Ruaha National Park is renowned for its excellent wildlife-sighting opportunities. Combined with the low numbers of visitors, this makes it a spectacular destination.
The wider Ruaha area hosts 10% of the world’s lion population and has been a Lion Conservation Unit since 2005. It’s not uncommon to find pride of more than 20 lions in the park. The leopard stalks the thicker woodland areas, while cheetah can be found scanning the plains for prey. The wild dog is endangered, but Ruaha is home to almost 100 of them. There are healthy populations of hyenas and black-backed jackals too.
Elephants are seen in high densities during the dry season when they gather around the dry riverbed to dig for water with their trunks and front feet. There is a real mix between species more commonly associated with southern areas of Africa, and species that are widespread in the south such as; buffalo, zebra, Defassa waterbuck, impala, bushbuck, giraffe, Lichtenstein’s hartebeest, greater kudu (some of the most handsomely horned males you’ll come across anywhere in Africa) also the more elusive roan and sable antelope. Grant’s gazelle and lesser kudu are also found here and are good examples of a game that is more typically associated with areas further north. (It’s also one of the few places where you can see both greater and lesser kudu in the same area.) Ruaha National Park is also home to the largest elephant population found in any Tanzanian national park, with some 12,000 elephants migrating through the greater Ruaha ecosystem each year.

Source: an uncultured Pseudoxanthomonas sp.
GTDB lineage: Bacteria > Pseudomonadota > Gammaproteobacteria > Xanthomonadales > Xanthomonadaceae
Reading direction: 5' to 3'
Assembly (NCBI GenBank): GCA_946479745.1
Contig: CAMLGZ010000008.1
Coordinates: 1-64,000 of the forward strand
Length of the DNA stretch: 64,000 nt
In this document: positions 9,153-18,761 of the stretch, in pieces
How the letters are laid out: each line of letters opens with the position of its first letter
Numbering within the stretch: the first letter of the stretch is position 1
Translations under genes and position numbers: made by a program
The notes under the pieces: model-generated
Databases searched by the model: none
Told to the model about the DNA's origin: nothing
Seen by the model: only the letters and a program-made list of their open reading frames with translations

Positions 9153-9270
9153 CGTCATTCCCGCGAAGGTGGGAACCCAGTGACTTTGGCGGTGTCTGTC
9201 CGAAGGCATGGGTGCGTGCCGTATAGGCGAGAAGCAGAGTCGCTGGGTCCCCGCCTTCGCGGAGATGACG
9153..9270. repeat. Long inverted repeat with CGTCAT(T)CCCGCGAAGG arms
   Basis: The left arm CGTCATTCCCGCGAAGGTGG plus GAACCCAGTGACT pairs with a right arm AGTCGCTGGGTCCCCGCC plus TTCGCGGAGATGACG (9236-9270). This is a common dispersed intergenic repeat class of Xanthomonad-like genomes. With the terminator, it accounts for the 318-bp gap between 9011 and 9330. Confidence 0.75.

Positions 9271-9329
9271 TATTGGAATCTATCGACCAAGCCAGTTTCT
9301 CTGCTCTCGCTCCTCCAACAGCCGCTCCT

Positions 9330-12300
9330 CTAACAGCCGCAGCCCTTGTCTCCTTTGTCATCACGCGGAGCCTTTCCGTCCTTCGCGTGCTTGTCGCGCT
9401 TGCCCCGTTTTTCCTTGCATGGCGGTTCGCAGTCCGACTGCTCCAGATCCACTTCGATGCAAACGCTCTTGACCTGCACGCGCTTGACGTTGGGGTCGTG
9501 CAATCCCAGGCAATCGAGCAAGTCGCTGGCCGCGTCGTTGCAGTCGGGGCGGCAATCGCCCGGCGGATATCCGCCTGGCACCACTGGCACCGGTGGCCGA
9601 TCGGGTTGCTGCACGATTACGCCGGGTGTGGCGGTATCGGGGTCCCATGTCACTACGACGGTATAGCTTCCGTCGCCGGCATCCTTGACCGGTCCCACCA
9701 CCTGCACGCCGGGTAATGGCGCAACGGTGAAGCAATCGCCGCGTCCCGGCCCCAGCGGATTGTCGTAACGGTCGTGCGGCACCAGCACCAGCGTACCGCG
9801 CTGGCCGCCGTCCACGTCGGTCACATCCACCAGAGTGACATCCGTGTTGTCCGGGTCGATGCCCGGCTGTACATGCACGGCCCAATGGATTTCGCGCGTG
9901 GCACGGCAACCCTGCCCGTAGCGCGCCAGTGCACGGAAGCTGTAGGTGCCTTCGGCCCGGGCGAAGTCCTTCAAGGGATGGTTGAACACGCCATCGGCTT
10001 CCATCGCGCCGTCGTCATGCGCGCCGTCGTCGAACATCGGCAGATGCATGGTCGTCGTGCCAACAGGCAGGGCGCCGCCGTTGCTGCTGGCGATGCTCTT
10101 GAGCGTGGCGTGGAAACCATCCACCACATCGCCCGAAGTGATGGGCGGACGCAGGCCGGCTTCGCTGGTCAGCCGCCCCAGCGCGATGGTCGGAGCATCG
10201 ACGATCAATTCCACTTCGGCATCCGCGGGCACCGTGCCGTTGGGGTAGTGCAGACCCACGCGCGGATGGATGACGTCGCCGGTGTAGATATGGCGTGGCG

It is also an excellent park for predators. Lions are not only numerous and very habituated to vehicles, but the pride tends to be unusually large, often numbering more than 20 individuals. Cheetah can often be seen hunting on the open plains, and the park has a particularly good reputation for leopard sightings. It is one of the last major strongholds for African wild dog populations with more than 100 found here. Black-backed jackal and spotted hyena are both very common and easily seen, and the rarer striped hyena, though seldom observed, also lives here. Apart from large animals, the park also harbors a number of reptiles and amphibians such as crocodiles, poisonous and non-poisonous snakes, monitor lizards, agama lizards, and frogs. The park is characterized by semi-arid types of vegetation, baobab trees, Acacia, and other species. There are over 1,650 plant species that have been identified. Which makes Ruaha National park the gemstone of the southern highland of Tanzania